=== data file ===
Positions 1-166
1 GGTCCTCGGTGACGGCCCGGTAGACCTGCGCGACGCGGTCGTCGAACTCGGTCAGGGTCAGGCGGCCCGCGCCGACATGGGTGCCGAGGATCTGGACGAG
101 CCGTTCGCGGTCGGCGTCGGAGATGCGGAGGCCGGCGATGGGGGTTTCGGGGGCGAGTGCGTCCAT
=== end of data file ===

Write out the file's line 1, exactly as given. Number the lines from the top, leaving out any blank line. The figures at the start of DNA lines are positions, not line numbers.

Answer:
Positions 1-166